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Viburnum rafinesquianum

Common Name(s):
Downy arrowwood
Categories:
Native Plants, Shrubs
Comment:

Viburnum rafinesquianum, commonly called the Downy Arrowwood is common in forest understories and along woodland margins. In heavier shade it is somewhat sparse but in the open can form dense, shrubby thickets. As the common name suggests, this plant is noted for its narrow, straight stems that were preferred for making arrows by native americans.

Regions:  Piedmont

Seasons of Interest: 

  Blooms:   Spring           Nut/Fruit/Seed:  Summer

Wildlife Value:  This plant is moderate in var. affine, the 

Medium green leaves; fruit attracts birds; rose to maroon fall foliage; straight stems; some salt toleranceFruit attracts birds; some salt spray tolerance; native to southeastern US. This plant is mildly resistant to damage by deer.ely resistant to damage from deer.  It is a potential host plant for the Spring Azure butterfly.  Its fruits are eaten by songbirds, grouse, wild turkeys and squirrels.  Its twigs and leaves are browsed by white-tailed deer.  

Insects, Diseases, or Other Plant Problems:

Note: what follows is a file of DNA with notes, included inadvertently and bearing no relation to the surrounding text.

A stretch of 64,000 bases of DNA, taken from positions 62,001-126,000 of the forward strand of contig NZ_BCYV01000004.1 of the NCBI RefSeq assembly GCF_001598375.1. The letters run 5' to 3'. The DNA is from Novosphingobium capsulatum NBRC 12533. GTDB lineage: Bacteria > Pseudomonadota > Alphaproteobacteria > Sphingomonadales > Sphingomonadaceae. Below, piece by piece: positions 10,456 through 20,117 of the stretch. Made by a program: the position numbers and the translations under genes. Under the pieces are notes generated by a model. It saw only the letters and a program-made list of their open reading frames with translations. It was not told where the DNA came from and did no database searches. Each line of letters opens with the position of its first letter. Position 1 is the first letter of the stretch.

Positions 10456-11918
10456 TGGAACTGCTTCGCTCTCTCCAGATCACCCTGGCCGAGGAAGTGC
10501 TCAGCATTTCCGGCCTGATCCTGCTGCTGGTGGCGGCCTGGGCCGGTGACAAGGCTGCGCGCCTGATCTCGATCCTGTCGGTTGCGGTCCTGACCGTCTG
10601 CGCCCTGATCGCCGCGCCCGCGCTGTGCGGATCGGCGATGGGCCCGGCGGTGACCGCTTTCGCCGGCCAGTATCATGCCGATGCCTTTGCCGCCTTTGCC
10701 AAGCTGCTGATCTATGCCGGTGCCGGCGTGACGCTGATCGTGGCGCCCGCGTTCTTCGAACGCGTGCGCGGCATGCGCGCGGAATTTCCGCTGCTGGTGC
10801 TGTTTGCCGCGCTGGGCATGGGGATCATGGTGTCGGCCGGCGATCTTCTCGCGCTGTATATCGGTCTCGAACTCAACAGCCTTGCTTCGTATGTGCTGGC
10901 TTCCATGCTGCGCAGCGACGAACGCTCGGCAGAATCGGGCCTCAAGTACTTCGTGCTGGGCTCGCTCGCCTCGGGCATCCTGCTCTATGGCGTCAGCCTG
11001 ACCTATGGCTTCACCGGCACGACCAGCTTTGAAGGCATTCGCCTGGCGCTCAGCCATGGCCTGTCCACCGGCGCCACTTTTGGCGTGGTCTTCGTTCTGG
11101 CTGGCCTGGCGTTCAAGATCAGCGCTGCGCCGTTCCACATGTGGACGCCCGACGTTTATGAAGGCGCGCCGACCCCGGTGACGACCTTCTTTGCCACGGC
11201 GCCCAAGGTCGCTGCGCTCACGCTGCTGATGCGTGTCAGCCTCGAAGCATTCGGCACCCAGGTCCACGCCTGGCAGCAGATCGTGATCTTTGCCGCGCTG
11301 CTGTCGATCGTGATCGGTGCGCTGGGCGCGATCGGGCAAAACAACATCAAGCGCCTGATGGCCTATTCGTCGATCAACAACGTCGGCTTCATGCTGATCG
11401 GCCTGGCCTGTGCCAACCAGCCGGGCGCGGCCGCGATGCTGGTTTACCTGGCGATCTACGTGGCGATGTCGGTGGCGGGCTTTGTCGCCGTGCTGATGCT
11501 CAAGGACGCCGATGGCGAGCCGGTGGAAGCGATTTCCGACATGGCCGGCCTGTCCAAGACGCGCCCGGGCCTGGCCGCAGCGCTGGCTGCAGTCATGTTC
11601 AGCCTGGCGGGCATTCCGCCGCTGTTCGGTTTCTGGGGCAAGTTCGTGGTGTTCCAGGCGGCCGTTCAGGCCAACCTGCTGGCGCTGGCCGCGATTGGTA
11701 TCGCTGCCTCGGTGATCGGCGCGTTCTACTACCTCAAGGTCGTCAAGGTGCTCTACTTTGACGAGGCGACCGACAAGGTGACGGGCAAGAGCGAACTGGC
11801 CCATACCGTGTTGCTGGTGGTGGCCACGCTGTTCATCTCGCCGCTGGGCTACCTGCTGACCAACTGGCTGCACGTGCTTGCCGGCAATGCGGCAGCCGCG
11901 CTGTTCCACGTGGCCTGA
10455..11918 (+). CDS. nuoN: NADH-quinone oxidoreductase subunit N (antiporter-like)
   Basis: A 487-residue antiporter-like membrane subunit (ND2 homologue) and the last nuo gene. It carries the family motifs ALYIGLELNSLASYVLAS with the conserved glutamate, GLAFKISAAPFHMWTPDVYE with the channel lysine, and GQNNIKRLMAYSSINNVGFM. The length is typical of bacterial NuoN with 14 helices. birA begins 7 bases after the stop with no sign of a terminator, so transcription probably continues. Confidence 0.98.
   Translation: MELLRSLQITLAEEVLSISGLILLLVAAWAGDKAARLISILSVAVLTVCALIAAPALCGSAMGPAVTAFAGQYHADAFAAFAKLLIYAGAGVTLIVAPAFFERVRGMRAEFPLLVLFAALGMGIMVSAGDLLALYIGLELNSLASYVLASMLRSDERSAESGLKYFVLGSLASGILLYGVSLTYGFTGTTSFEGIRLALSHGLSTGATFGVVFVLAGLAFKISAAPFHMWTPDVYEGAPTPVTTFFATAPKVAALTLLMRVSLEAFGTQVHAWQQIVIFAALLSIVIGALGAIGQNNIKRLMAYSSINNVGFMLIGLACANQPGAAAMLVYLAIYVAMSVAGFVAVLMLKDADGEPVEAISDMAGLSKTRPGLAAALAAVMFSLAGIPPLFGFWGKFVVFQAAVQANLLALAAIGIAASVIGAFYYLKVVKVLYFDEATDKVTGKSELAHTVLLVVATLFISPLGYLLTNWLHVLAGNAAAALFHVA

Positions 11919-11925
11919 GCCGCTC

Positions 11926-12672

Height:
6-10 ft.
Foliage:
The leaves of the Downy arrowwood are simple and opposite, the blades mostly egg-shaped, 1½ to 3 inches long, 1 to 2 inches wide, coarsely toothed, tapered to a point and rounded at the base, on a stalk 1/8 to ½ inch long. At the base of the stalk is a pair of slender, nearly thread-like appendages (stipules). The upper surface is dark green with sparse hairs, lower surface paler and hairy, sometimes hairy just along the veins. Main stems are multiple from base, notably slender and straight, bark brownish gray to gray, mostly smooth though rougher at the base, the largest stems only 1 to 1¼ inch diameter.
Flower:
The Downy arrowwood has rounded flower clusters, ¾ to 2¼ inches across, at tips of one-year old branches. The flowers are creamy white, about ¼ inch across, bell to saucer-shaped with 5 broad, rounded lobes. In the center are 5 long, pale yellow-tipped stamens and a single style. The calyx cupping the flower has a short tube and 5 short, triangular lobes. The calyx and flower stalks are mostly smooth. Mature fruit is an egg-shaped, somewhat flattened, ¼ to ½ inch long, berry-like drupe, nearly black when ripe with a single seed inside.
Zones:
3 to 8
Habit:
Deciduous
Site:
The Downy arrowwood grows best in full sun to partial shade. It will grow in a range of soil types.
Form:
Straight stems; spreading
Exposure:
Sun to partial shade; tolerates drought
Fruit:
Blue black fruit
Width:
6 ft.
Tags:
forest tree, deciduous, drought tolerant, deer resistant

NCCES plant id: 572

Viburnum rafinesquianum Viburnum rafinesquianum
Superior National Forest, CC BY - 2.0
Viburnum rafinesquianum Viburnum rafinesquianum
Dan Mullen, CC BY-ND-2.0
Viburnum rafinesquianum Viburnum rafinesquianum
Superior National Forest, CC BY - 2.0
Viburnum rafinesquianum Viburnum rafinesquianum
Superior National Forest, CC BY - 2.0